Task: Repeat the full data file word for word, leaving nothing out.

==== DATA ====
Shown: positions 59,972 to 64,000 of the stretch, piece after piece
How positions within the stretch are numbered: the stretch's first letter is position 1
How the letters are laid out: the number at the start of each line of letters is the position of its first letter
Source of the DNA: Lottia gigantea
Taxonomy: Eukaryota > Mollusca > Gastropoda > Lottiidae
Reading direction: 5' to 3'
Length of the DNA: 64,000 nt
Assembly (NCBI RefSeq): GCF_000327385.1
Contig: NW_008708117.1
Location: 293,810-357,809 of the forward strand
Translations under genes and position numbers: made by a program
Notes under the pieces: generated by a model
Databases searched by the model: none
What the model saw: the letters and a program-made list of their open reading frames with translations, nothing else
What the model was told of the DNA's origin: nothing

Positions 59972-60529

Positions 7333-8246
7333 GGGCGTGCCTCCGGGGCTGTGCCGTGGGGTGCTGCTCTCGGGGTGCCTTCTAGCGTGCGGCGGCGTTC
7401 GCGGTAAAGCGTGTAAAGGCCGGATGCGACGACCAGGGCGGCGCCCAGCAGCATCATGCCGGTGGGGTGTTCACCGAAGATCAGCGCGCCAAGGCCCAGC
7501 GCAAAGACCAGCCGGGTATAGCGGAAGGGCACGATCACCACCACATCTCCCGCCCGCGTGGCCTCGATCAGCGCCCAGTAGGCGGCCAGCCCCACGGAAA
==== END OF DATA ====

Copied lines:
Shown: positions 59,972 to 64,000 of the stretch, piece after piece
How positions within the stretch are numbered: the stretch's first letter is position 1
How the letters are laid out: the number at the start of each line of letters is the position of its first letter
Source of the DNA: Lottia gigantea
Taxonomy: Eukaryota > Mollusca > Gastropoda > Lottiidae
Reading direction: 5' to 3'
Length of the DNA: 64,000 nt
Assembly (NCBI RefSeq): GCF_000327385.1
Contig: NW_008708117.1
Location: 293,810-357,809 of the forward strand
Translations under genes and position numbers: made by a program
Notes under the pieces: generated by a model
Databases searched by the model: none
What the model saw: the letters and a program-made list of their open reading frames with translations, nothing else
What the model was told of the DNA's origin: nothing

Positions 59972-60529

Positions 7333-8246
7333 GGGCGTGCCTCCGGGGCTGTGCCGTGGGGTGCTGCTCTCGGGGTGCCTTCTAGCGTGCGGCGGCGTTC
7401 GCGGTAAAGCGTGTAAAGGCCGGATGCGACGACCAGGGCGGCGCCCAGCAGCATCATGCCGGTGGGGTGTTCACCGAAGATCAGCGCGCCAAGGCCCAGC
7501 GCAAAGACCAGCCGGGTATAGCGGAAGGGCACGATCACCACCACATCTCCCGCCCGCGTGGCCTCGATCAGCGCCCAGTAGGCGGCCAGCCCCACGGAAA